Study: Bangkok traffic jams cost B11bn
published : 10 Sep 2016 at 18:09
Traffic jams in Bangkok cost the economy 11 billion baht a year in lost opportunities while people spent 35 minutes more commuting in the capital this year that they did last year, according to a study.
Kasikorn Research Center estimated the cost of lost opportunities as a result of the congestion at 11 billion baht a year or 60 million a day based on the economic value people could have created if they were not stuck in cars.
The congestion affected the economy in three areas. First, the changes in lifestyle resulted in resource reallocation and a distorted picture of spending.
"More people turn to fast-food outlets near the Expressway or close to their offices instead of going to restaurants which take time to serve," it said.
People also opted for faster transport modes such as mass transit, motorcycle taxis and the expressway.
It also altered the mode of communication such as the type of devices, as well as shopping habits which shifted more online.
"The fact that a business stands to gain from the traffic congestion does not add to economic value as it was just a shift of money from one business to another," the study pointed out.
Second, the jams resulted in a higher energy cost to 6 billion baht a year, shouldered solely by commuters.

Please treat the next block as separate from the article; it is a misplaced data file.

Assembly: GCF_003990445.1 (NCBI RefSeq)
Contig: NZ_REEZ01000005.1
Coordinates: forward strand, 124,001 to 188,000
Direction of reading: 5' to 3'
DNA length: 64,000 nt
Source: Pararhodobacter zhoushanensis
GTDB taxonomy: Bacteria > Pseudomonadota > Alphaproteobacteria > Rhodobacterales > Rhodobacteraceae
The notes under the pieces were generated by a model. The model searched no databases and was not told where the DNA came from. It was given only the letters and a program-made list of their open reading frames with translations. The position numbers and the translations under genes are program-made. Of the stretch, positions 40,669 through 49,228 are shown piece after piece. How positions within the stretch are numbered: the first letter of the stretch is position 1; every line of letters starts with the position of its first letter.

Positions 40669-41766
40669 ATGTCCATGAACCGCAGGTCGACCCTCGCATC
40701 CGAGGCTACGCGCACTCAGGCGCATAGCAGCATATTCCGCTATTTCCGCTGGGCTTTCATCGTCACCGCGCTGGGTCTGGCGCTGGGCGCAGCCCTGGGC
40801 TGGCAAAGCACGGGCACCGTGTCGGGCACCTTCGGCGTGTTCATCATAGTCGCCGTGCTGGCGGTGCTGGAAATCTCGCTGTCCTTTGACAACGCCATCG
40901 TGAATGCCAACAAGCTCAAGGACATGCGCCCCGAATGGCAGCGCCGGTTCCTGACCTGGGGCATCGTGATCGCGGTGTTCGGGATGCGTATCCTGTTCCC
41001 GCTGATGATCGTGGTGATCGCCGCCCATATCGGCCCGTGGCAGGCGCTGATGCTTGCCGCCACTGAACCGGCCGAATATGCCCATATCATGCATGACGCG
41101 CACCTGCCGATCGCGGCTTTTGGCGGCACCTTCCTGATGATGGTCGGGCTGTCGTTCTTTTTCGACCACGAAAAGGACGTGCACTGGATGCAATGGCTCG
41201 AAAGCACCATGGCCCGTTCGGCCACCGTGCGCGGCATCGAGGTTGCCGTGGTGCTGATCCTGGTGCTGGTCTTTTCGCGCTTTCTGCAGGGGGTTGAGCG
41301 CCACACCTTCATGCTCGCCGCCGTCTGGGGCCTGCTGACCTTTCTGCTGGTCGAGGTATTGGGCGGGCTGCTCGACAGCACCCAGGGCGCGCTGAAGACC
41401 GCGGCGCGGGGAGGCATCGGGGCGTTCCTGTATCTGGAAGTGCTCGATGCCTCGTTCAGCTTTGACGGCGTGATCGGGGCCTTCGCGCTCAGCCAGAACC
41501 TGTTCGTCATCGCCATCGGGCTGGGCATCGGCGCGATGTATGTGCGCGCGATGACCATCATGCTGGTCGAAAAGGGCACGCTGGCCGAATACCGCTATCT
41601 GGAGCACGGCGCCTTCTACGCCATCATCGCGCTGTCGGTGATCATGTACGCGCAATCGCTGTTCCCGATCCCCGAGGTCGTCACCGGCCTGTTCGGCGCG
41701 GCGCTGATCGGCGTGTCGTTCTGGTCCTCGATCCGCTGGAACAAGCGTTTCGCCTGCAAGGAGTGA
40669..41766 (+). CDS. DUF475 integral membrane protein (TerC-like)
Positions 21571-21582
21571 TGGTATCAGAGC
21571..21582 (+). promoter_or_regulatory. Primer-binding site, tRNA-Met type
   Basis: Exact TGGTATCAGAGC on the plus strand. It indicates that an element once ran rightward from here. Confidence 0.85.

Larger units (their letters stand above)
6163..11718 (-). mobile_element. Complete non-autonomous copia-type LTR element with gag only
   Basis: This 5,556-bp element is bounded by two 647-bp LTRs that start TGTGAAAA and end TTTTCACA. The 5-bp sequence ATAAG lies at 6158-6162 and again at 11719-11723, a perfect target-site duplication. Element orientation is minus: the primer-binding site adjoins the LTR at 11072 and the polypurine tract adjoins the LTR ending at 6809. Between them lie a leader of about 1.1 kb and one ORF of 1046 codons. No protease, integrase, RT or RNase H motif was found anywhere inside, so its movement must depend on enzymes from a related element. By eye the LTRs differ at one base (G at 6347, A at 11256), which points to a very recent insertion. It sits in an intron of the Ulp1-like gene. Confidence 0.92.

But from a wider perspective, it is not a zero-sum effect because energy businesses stand to gain from the change.
It also has a ripple effect since the higher travel costs encourage people to save more in other areas such as shopping, which in turn affects retailers.
Businesses that stand to gain from the congestions are certain types of transport services (mass transit and motorcycle taxis), car repairs and maintenance services, the Expressway, petrol stations, parking services, properties downtown or near mass transit lines, fast-food outlets near the Expressway or office buildings and communication devices.
The losers are public bus services, retail businesses, a la carte restaurants and entertainment businesses.
Third, the traffic jams also accelerate the need for infrastructure investment, which will add new money to the economy and benefit both businesses and people.